The concept of collaborative knowledge creation thus does work in practice. Strangers can come together and write a relatively good and unbiased explanation of complicated issues. Averaging 800 guesses on the weight of a cow might seem ridiculous, but that basic concept underpins many fancier modern ones, like Big Data Analytics or Crowdsourcing. The Internet offers us an opportunity to bring together huge crowds of people to collaborate on problems — and hopefully find better answers than any one of us could have alone. So the natural question must be asked: Why hasn’t this “miracle” of better online dialogue caught on yet?
Photo: Gaurav Keerthi speaking at TEDxHarvard
Challenge #1: Dialogue has been replaced with many competing monologues
There are far too many voices on the Internet, all clamouring for attention. Dialogue is not just quantitative. While it is important to encourage more voices to join the conversation, having more people talking at instead of with one another is not a dialogue, it’s a cacophony. A hundred more blogs discussing Singapore-related issues is not a dialogue.
The nature of the Internet also skews the importance and impact of an opinion towards those with more social outreach rather than those with more expertise. A popular person who sets up a blog will have far more reach than an academic expert who discusses the same topic. Jenny McCarthy, a Playboy model-turned-TV host, persuaded millions of Americans that vaccines caused autism in children. Scientists and doctors could not undo the damage, and this uneducated assertion resulted in significant increases in preventable childhood diseases in America. The democratisation of online opinion can sometimes lead to popular voices outshouting intelligent voices.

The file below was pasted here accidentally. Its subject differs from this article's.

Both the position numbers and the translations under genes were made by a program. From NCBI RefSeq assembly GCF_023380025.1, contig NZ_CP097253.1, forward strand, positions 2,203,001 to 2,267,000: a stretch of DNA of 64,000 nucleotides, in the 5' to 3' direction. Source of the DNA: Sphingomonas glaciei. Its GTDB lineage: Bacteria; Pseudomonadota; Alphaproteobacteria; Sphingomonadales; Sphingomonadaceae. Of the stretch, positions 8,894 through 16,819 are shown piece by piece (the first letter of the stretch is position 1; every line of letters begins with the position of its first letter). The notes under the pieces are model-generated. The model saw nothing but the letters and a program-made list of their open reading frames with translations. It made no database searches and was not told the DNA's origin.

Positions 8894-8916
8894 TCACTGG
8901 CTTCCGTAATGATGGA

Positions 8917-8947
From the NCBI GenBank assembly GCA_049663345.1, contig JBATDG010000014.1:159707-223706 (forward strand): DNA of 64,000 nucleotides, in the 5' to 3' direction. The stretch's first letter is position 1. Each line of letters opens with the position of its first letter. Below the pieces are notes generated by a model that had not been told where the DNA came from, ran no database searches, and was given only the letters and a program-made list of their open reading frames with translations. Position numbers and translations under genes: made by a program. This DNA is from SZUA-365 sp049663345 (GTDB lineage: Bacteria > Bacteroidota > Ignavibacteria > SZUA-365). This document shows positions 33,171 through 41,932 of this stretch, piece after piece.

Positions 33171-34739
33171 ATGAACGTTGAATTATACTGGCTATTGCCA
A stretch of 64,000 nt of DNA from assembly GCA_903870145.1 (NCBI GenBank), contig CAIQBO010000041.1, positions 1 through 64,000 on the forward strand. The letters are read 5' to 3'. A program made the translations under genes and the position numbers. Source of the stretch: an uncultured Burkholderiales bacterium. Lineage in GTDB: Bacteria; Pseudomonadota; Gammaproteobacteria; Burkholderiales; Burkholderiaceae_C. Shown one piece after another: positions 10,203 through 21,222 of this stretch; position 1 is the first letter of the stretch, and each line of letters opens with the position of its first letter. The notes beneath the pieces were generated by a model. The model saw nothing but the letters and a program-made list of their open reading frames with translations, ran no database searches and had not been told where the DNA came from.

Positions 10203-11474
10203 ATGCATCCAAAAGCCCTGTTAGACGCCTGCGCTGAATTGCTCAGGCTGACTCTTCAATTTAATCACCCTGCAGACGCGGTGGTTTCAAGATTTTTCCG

Challenge #2: The Internet creates echo chambers and filter bubbles
While many people use the Internet to check the veracity of many claims, there are also those who use it to seek out other individuals who hold the same (incorrect) beliefs so as to form communities to reinforce and embolden these beliefs. This “false consensus effect” is well documented, and helps perpetuate many unsubstantiated views about the world. When blogger Han Hui Hui suggested that the Government was “stealing” her CPF money, she attracted other like-minded individuals who were previously isolated in their inaccurate beliefs. A small community formed to reinforce her views, supporting her at public protests in Hong Lim Park and her foray into politics when she stood in the 2015 General Election.